Most of us like to believe we are rational and that any superstitions we have are humorous because we would not take such things seriously. This past week Jonathan Shedler had a really good post on how wrong we are, at least when it comes to antidepressants. Take a look — it is well worth the time.
This week has brought a couple of reminders that weight is the most important thing about any of us.
First, when Colleen Mccullough died, her obituary did not lead with a list of her remarkable accomplishments. As Regan Chastain described them, she
created the department of neurophysiology at Sydney’s Royal North Shore Hospital, she served as head of the department for five years. She worked at the Hospital for Sick Children in Great Ormond Street. She taught neuroanatomy, neurophysiology and neurological electronics at Yale. She wrote the best selling novels Tim and The Thorn Birds and 23 other books including cookbooks, a biography, romance, family history, crime and seven-book Roman series. She was awarded the Scanno Prize for literature and several of her books have been made into films.
but these things were not deemed worthy of the lede in her obituary. Oh no. What really mattered was this:
COLLEEN McCullough, Australia’s best selling author, was a charmer. Plain of feature, and certainly overweight, she was, nevertheless, a woman of wit and warmth. In one interview, she said: “I’ve never been into clothes or figure and the interesting thing is I never had any trouble attracting men.”
And yes, this paragraph was in bold. Because her looks trump anything she did during her life.
If only this were uncommon, but it is not. Last fall the NY Times magazine did a profile piece on Chris Christie. Here are a few choice items from that piece:
The governor then sat back down to his nachos, which were dripping grease and piled prodigiously with three scoops of sour cream and guacamole over melted cheese. Diced tomatoes spilled onto the table. Christie, who has lost about 100 pounds since undergoing lap-band surgery last year, stopped drinking soda and rarely drinks alcohol, except for an occasional vodka “to take the edge off.” But he hasn’t relinquished some old delights. He surveyed the nachos and grabbed a large deck hewed together by coagulated Cheddar. “We don’t mess around,” he said, bringing the cluster to his lips. “I didn’t have breakfast today,” he added, as if by way of explanation. And then: “I had a little bit of ice cream around lunchtime.” When I asked if he felt better after his weight loss, Christie replied that he felt much the same physically but “much better psychologically.”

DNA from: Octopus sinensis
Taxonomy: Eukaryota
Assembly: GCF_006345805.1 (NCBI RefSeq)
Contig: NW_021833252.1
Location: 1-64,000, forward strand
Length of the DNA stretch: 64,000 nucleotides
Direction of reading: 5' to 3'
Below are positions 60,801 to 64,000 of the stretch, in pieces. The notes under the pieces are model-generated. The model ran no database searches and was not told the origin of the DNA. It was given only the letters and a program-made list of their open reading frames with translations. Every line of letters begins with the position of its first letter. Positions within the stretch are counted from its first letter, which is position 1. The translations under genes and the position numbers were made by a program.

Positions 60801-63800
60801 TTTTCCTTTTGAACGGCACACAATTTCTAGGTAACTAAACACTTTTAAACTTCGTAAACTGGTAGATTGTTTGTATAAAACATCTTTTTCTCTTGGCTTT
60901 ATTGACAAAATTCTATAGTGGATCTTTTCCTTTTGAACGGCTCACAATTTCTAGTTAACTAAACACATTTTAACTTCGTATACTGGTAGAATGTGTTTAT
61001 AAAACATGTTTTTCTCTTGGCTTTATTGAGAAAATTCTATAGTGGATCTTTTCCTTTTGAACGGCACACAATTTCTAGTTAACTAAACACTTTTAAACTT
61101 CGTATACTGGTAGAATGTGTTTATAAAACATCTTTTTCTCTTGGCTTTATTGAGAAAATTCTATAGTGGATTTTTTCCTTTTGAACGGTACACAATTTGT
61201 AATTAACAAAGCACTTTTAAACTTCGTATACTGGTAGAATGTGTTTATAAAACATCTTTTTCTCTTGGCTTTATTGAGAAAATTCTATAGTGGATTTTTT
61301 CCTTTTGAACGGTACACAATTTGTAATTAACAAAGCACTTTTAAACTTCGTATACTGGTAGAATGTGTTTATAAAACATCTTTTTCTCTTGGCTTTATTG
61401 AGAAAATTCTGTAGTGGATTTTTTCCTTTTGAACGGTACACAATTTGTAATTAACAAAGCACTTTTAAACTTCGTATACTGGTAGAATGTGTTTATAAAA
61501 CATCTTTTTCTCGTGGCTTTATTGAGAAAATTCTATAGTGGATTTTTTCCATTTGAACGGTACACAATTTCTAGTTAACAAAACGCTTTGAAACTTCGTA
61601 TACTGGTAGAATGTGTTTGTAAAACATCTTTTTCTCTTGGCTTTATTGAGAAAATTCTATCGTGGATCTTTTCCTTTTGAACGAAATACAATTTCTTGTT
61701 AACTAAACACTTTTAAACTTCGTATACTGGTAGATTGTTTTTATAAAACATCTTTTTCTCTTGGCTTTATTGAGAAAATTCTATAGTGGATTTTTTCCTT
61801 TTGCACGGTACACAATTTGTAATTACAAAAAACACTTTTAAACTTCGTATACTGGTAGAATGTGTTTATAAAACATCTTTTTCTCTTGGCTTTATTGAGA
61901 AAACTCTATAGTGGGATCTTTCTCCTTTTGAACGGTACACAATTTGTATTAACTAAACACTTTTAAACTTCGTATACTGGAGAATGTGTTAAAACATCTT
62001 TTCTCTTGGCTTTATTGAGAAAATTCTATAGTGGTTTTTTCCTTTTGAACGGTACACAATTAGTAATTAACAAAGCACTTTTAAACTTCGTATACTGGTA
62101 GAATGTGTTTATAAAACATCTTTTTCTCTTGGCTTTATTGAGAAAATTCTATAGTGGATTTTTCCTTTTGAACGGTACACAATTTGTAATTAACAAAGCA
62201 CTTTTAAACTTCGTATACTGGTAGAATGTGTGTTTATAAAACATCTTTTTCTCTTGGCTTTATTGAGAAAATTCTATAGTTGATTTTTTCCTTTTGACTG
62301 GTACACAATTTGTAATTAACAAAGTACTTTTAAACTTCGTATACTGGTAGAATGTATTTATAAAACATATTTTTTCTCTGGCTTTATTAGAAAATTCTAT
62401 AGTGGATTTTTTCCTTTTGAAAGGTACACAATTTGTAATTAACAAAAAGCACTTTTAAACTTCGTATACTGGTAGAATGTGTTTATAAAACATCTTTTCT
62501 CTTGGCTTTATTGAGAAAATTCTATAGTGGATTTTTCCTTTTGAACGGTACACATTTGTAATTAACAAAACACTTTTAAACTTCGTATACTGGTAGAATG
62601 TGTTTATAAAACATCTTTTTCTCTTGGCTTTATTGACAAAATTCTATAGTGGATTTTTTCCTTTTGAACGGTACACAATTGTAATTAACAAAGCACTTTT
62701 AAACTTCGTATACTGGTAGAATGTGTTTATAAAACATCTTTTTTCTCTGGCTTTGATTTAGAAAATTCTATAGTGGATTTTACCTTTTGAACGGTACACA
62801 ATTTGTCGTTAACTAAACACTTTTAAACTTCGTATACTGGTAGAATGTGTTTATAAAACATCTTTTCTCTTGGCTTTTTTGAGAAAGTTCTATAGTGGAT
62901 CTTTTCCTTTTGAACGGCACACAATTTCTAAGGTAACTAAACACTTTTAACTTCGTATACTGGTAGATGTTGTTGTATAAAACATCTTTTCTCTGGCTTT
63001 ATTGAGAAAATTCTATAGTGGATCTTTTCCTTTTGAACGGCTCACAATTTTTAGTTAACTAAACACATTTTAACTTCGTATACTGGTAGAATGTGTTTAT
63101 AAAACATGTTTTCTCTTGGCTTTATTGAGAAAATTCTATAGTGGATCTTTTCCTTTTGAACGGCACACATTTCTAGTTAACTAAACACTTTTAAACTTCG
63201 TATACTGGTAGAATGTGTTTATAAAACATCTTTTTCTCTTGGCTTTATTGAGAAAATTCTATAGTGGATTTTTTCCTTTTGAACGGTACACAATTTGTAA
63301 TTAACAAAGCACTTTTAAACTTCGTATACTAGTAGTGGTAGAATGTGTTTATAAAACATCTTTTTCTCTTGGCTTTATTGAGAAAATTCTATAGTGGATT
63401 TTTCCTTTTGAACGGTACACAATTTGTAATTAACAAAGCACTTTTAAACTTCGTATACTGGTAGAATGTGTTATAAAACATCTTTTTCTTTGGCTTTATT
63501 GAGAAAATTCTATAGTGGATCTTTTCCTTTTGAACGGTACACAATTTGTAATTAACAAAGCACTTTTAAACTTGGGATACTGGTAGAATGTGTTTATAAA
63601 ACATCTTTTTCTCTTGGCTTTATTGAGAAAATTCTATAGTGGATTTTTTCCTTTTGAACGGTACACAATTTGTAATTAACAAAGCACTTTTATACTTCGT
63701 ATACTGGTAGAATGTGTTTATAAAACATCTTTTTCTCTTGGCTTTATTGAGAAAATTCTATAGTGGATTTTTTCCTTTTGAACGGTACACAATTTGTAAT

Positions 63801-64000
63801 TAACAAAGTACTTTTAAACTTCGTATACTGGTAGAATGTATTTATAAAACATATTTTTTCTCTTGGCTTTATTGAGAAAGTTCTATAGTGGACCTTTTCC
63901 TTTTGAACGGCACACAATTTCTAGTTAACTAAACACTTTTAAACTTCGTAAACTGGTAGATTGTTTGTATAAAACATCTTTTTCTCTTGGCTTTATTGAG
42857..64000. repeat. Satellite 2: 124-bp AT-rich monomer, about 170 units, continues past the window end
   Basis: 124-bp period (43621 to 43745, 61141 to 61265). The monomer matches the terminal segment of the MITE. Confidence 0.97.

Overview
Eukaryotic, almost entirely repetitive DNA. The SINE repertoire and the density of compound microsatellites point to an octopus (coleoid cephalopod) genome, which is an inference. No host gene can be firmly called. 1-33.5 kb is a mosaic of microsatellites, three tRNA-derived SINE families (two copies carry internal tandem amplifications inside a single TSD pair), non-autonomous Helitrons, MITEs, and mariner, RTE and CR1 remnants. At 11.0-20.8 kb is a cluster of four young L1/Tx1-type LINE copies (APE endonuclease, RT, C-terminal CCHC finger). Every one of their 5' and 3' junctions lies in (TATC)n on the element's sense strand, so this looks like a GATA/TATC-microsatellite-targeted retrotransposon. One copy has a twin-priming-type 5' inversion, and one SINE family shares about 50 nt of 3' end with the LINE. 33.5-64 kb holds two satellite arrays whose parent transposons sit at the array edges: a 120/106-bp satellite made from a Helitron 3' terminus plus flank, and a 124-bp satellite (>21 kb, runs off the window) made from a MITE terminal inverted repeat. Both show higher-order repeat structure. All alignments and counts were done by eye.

That was the third paragraph in a long article about a man who is a governor, the chair of the Republican Governor’s Association and widely believed to be a major contender for the GOP presidential nomination in 2016. And his nachos were deemed worthy of this much attention — and they are mentioned again in the article too. In fact the word “nacho” appears 8 times in the article!
Later in the piece there is this:
I happily return to Jung. I am reminded of this quote:
It is generally assumed in medical circles that the examination of the patient should lead to a diagnosis of his illness, so far as this is possible at all, and that with the establishment of the diagnosis an important decision has been arrived at as regards prognosis and therapy. Psychotherapy forms a startling exception to this rule: the diagnosis is a highly irrelevant affair since, apart from afixing a more or less lucky label to a neurotic condition, nothing is gained by it, at least as regards prognosis and therapy...
The content of a neurosis can never be established by a single examination, or even by several. It manifests itself only in the course of treatment. Hence the paradox that the true psychological diagnosis becomes apparent only at the end. (C.G. Jung, Collected Works, Vol. 16, pp.86-87)
Jung argues that initially one must make an assessment of whether or not organic brain disease is present and I would add that it is important to assess for psychosis. But given that the vast majority of patients who show up for psychotherapy have already prescreened themselves along those lines so that it is rare for a therapist to see either in a new patient, most of the people we see are what Jung called neurotic. And isn't it interesting that despite the fact that psychiatry discarded neurosis with the DSM III, the term persists in common usage?
How different Jung's perspective is from what dominates today -- a fixation on diagnosis. In fact, if one is not assigned, then there is no third party payment. We may have rather hugely increased the number of potential diagnoses, but to think the process is actually precise or scientific is to labor under serious delusion. Following Jung's path takes patient and therapist to meaning of symptoms in the context of that patient's life.